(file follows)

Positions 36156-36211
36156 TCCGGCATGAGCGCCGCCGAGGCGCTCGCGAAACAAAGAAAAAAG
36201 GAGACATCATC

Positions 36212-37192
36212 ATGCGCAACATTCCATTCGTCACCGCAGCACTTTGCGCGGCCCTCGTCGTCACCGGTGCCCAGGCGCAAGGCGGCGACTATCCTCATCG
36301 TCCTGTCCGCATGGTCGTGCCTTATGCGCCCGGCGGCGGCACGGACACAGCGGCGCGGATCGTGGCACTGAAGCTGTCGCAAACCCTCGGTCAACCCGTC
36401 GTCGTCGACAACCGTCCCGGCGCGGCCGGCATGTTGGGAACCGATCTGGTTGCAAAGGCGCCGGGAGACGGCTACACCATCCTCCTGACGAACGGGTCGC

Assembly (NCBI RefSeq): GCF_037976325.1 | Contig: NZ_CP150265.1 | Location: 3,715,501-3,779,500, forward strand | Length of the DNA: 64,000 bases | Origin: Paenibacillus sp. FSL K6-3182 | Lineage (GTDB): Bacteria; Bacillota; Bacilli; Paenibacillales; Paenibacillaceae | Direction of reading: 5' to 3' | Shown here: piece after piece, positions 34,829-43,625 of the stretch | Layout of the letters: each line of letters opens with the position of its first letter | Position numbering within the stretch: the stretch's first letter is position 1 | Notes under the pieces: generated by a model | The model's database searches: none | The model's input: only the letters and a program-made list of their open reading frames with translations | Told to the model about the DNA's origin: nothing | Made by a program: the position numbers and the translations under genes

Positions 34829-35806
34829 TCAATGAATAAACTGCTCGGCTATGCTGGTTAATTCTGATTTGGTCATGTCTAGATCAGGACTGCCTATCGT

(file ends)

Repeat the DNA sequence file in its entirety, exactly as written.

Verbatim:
Positions 36156-36211
36156 TCCGGCATGAGCGCCGCCGAGGCGCTCGCGAAACAAAGAAAAAAG
36201 GAGACATCATC

Positions 36212-37192
36212 ATGCGCAACATTCCATTCGTCACCGCAGCACTTTGCGCGGCCCTCGTCGTCACCGGTGCCCAGGCGCAAGGCGGCGACTATCCTCATCG
36301 TCCTGTCCGCATGGTCGTGCCTTATGCGCCCGGCGGCGGCACGGACACAGCGGCGCGGATCGTGGCACTGAAGCTGTCGCAAACCCTCGGTCAACCCGTC
36401 GTCGTCGACAACCGTCCCGGCGCGGCCGGCATGTTGGGAACCGATCTGGTTGCAAAGGCGCCGGGAGACGGCTACACCATCCTCCTGACGAACGGGTCGC

Assembly (NCBI RefSeq): GCF_037976325.1 | Contig: NZ_CP150265.1 | Location: 3,715,501-3,779,500, forward strand | Length of the DNA: 64,000 bases | Origin: Paenibacillus sp. FSL K6-3182 | Lineage (GTDB): Bacteria; Bacillota; Bacilli; Paenibacillales; Paenibacillaceae | Direction of reading: 5' to 3' | Shown here: piece after piece, positions 34,829-43,625 of the stretch | Layout of the letters: each line of letters opens with the position of its first letter | Position numbering within the stretch: the stretch's first letter is position 1 | Notes under the pieces: generated by a model | The model's database searches: none | The model's input: only the letters and a program-made list of their open reading frames with translations | Told to the model about the DNA's origin: nothing | Made by a program: the position numbers and the translations under genes

Positions 34829-35806
34829 TCAATGAATAAACTGCTCGGCTATGCTGGTTAATTCTGATTTGGTCATGTCTAGATCAGGACTGCCTATCGT